National Trails System

The Omnibus Public Land Management Act of 2009 adds more than 2,800 miles into the National Trails System through the creation of new national trails in New England, the Mid-Atlantic, the Pacific Northwest and the Southwest.  The National Trails System is designed to preserve public access to trails so that they can continue to be valuable resources for our country.

National Monuments

The Omnibus Public Land Management Act of 2009 creates the Prehistoric Trackways National Monument that will protect the world’s most significant Early Permian tracksites.  These trackways were formed about 280 million years ago by amphibians, reptiles, and other animals that predated dinosaurs.  National Monuments give protections to important areas that contain historical and pre-historical interests.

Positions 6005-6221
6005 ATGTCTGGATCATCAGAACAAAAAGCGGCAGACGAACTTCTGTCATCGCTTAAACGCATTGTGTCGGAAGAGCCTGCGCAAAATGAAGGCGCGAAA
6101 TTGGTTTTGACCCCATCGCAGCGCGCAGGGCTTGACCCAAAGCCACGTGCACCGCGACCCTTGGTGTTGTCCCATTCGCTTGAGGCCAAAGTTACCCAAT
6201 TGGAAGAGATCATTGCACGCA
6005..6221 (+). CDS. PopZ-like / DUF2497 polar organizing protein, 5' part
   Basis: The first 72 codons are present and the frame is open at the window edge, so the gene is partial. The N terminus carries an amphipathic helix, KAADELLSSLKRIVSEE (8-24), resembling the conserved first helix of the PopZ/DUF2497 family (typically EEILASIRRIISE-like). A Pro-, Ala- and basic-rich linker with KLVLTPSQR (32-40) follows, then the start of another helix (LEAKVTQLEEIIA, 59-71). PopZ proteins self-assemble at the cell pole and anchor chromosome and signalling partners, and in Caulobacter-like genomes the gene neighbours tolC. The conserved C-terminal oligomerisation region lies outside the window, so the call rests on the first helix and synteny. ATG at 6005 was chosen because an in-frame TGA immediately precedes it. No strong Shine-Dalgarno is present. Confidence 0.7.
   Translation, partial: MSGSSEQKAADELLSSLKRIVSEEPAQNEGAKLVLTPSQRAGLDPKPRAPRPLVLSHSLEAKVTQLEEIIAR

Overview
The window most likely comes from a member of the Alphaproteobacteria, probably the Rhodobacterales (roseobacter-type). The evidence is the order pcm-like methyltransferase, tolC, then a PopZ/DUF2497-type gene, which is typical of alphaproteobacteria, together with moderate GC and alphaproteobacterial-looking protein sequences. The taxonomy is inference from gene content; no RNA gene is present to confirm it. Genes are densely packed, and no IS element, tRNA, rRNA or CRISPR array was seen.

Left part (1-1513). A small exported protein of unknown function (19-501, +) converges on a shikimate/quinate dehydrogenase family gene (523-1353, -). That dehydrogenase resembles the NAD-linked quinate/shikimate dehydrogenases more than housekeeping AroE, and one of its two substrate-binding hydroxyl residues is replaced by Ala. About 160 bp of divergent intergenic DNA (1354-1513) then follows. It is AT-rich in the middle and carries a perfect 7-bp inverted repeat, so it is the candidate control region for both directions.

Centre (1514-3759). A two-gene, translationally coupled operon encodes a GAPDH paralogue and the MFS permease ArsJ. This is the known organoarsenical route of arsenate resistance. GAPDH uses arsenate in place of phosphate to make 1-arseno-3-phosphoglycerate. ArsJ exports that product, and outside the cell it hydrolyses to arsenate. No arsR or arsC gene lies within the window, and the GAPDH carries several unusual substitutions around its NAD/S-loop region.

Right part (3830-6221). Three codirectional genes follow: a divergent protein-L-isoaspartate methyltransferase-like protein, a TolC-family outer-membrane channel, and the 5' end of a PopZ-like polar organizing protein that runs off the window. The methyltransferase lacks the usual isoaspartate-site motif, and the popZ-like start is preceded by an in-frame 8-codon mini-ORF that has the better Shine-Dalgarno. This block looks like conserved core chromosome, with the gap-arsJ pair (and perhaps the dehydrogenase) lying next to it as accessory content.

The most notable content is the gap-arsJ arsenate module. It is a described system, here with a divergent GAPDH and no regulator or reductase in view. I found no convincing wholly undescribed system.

National Conservation Areas

The Omnibus Public Land Management Act of 2009 creates more than 330,000acres of new National Conservation Areas in Utah, New Mexico and Colorado.  National Conservation Areas provide important protections from development while also improving those areas recreational opportunities.[2]

Oceans

The Omnibus Public Land Management Act of 2009 will improve our nation’s understanding of the oceans, coasts, and the Great Lakes by authorizing coordinated federal research programs that will:

·        Increase our understanding of ocean acidification, a process by which seawater becomes more acidic as the oceans absorb atmospheric carbon dioxide emissions.  The acidity of surface seawater has increased by 30 percent since the beginning of the Industrial Revolution-the most dramatic change in ocean chemistry in at least 650,000 years[3];